Lecture #6: Evolution

Archean Eon (3.8 to 2.5 billion years ago) - The carbon, hydrogen, oxygen, nitrogen, phosphorus, and sulfur necessary to produce life are among the most abundant elements in the solar system and all were present during the beginning of life. During this time evolved the first organelles which are bodies of complex molecules capable of performing specific functions.

Four essential components of life:

Proteins - simple organic molecules which act as building materials

Nucleic acids - function in the transfer of genetic characteristics and in protein synthesis.

Organic phosphorous compounds - serve to transform light or chemical fuel into the energy required for cell activities.

Cell membrane - isolates a chemical system within the cell and keeps the various components in close proximity so that they can interact.

Earliest organisms originated in the sea:

- contains salts needed for health and growth

- ocean waters serve as universal solvents for a variety of organic compounds

- ocean currents ceaselessly circulate and mix

Life originated before there were organisms to cause decay and before there was sufficient free oxygen to be troublesome.

Heterotrophs - The first living things were microscopic in size and unicellular. They would not have evolved a means of manufacturing their own food but rather they would assimilate small aggregates of organic molecules present in the surrounding medium. Fermentation - a process by which organisms are able to disassemble organic molecules, rearrange their parts, and derive energy for life functions. Yeast is a heterotroph.

Autotrophs - a scarcity of food for heterotrophs favored the evolution of organisms which were able to manufacture their own food from inorganic substances. Sources of inorganic energy included carbon dioxide, hydrogen sulfide, and ammonia.

Photoautotrophs - had the capability of dissociating carbon dioxide into carbon and free oxygen. The carbon was then combined with other elements to permit growth. With the multiplication of the photoautotrophs, billions and billions of tiny living oxygen generators began to change the primeval nonoxygenic atmosphere to an oxygenic one.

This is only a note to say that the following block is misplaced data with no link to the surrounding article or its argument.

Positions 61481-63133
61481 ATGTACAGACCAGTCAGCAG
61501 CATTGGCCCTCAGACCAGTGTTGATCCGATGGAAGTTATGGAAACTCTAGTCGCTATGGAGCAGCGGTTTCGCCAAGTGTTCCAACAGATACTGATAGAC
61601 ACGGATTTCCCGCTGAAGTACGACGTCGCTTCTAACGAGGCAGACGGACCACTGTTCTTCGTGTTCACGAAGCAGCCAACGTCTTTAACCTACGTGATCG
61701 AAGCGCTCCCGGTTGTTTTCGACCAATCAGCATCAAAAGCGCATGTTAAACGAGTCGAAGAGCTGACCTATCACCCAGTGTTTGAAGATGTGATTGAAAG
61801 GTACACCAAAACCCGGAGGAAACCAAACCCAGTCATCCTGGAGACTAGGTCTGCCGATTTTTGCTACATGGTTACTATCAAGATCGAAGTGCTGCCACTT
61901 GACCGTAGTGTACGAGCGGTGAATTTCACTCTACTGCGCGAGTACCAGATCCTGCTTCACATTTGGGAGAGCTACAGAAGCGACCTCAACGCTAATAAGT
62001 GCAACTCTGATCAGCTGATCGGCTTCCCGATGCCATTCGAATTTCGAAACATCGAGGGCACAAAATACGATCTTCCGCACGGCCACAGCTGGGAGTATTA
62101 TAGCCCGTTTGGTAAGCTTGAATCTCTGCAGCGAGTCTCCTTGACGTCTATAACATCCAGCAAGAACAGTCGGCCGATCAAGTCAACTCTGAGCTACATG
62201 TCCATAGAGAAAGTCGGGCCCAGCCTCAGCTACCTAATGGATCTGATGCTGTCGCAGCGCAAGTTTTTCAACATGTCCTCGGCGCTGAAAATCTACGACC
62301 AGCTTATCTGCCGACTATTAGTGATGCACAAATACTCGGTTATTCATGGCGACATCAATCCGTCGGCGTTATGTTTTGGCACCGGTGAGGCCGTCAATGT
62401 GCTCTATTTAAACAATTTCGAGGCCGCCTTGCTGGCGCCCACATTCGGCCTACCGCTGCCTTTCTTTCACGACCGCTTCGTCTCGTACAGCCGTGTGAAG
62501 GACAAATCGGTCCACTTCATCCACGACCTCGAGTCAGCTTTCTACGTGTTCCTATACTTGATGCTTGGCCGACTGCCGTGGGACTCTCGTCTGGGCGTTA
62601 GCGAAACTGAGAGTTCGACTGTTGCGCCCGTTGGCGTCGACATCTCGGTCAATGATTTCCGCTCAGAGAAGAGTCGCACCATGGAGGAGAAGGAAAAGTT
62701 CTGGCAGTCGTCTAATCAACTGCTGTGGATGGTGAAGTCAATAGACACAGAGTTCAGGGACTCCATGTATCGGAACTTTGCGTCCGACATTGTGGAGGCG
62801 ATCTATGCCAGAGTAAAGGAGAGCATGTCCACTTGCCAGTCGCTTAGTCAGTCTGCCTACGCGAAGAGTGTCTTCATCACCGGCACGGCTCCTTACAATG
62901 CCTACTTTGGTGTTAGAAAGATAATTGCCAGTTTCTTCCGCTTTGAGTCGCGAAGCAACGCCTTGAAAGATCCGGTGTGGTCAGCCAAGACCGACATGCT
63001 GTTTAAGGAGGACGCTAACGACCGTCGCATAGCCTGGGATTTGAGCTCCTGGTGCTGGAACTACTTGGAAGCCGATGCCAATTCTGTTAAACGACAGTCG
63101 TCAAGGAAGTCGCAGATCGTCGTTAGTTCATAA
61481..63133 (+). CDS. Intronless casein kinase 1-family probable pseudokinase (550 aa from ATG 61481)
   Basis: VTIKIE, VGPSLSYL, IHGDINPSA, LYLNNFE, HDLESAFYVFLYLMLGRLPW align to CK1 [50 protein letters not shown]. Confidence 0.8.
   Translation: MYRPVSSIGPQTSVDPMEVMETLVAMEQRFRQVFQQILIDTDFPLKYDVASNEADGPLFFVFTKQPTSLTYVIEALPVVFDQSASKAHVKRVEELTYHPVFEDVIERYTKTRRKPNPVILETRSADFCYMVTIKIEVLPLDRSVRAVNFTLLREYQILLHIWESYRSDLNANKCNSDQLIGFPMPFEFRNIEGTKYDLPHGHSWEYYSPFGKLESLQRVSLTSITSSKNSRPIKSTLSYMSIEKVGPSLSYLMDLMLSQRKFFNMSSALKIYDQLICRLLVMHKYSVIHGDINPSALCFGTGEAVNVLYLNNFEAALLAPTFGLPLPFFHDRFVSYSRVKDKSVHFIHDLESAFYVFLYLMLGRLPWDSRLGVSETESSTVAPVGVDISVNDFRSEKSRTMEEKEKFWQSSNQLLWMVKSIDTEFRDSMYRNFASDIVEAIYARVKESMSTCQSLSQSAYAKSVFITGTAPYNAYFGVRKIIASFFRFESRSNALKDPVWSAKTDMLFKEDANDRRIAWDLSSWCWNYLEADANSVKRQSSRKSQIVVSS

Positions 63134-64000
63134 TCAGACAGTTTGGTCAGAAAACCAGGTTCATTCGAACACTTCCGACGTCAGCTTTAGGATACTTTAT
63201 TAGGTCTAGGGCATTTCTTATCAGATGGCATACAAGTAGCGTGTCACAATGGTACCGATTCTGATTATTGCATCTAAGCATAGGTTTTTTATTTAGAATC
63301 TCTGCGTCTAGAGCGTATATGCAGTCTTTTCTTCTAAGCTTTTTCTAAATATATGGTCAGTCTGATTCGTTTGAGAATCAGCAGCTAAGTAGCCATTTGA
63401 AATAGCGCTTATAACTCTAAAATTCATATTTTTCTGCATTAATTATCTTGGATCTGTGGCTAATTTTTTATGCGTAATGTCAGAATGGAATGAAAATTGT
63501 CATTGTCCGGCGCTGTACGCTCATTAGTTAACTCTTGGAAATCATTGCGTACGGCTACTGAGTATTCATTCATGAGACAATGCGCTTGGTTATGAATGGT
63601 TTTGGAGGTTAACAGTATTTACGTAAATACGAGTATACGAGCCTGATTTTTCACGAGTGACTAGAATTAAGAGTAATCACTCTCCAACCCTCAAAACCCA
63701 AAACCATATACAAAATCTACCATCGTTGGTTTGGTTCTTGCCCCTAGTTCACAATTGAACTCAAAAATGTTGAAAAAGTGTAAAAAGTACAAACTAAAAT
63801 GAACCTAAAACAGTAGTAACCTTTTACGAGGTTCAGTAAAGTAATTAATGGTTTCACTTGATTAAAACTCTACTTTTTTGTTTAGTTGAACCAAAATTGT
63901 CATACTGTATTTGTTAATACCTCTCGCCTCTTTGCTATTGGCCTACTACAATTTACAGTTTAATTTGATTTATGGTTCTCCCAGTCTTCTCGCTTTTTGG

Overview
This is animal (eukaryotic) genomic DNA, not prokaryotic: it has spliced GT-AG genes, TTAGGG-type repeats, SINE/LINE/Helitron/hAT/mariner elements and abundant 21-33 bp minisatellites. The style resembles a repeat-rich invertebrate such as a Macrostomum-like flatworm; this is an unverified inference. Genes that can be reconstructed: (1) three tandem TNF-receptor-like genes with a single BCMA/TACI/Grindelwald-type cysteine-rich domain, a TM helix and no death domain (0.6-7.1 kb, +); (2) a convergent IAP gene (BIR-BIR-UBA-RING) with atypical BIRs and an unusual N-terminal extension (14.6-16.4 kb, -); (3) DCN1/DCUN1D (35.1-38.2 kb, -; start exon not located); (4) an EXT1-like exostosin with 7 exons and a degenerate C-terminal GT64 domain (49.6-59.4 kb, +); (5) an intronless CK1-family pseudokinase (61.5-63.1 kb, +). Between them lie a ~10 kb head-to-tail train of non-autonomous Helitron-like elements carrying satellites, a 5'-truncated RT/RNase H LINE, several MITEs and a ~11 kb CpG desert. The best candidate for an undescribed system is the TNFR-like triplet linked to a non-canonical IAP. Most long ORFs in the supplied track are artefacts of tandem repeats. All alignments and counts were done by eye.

Prokaryotes - the oldest evidence for fossil life dates prior to 3.5 billion years ago. These organisms lack definite membrane-bounded organelles and membrane-bounded nucleus with genetic material but they are capable of photosynthesis. These organisms are single cells rarely exceeding 20 microns in diameter. Modern examples are cyanobacteria. Stromatolites are laminar organic sedimentary structures formed by matlike colonies of cyanobacteria.

Eukaryotes - organisms with definite nuclear wall, well-defined chromosomes, and the capacity for sexual reproduction. Theses are usually larger than 60 microns in diameter. Biologists believe that the organelles in eukaryotic cells were once independent microorganisms that entered other cells and then established symbiotic relationships.

Proterozoic Eon (2.5 to 0.57 billion years ago) - the expansion of eukaryotes began about 1.4 billion years ago. This is a period of bacteria, algae, and fungi.

Protozoans - the most animal-like of the unicellular eukaryotes. Amoebas are living examples of protozoans. These evolved during the expansion of the eukaryotes.

Metazoans - multicellular animals that possess more than one kind of cell and have their cells organized into tissues and organs. These organisms started evolving about 900 million years ago. Modern examples are jellyfish, flat worms, and annelid worms. Rocks of about this age contain the first calcium carbonate shell bearing fossils.

Phanerozoic Eon ( 570 million years ago to present) - The Cambrian is marked by the spread of shell-building brachiopods and trilobites.

Invasion of the lands - Vascular plants have tubes and vessels that convey fluids from one part of the plant to another. Psilophytes - the first vasular plants are found in the middle Silurian. There were three major advances in the evolution of land plants involving the development of an increasingly more effective reproductive system:

First were the seedless, spore bearing plants such as ferns found in the great coal-forming swamps of the Carboniferous. These plants evolved in the Devonian.

Second were the seed-producing, pollinating but nonflowering plants (gymnosperms of the Late Paleozoic).

Third were the plants with both seeds and flowers (the angiosperms of the Mesozoic Era).

Important Paleozoic Phylum: Corals, Bryozoa, Brachiopods, Mollusks, Arthropods, Echinoderms, Graptolites. (Continental invertebrates emerge during the Devonian).

Vertebrate animals of the Paleozoic: Jawless fish appear in the Upper Cambrian. Ostracoderms were mud-straining or filter-feeding fish. Placoderms were Silurian fish with jaws and plates for skin. Lungfish has evolved by the Devonain. By Mississippian time, Amphibians had started to emerge. Reptiles are found by Early Pennsylvanian.

Vertebrates of the Mesozoic included Reptiles and Birds with a few small mammals starting to evolve.

The Cenozoic is the age of Mammals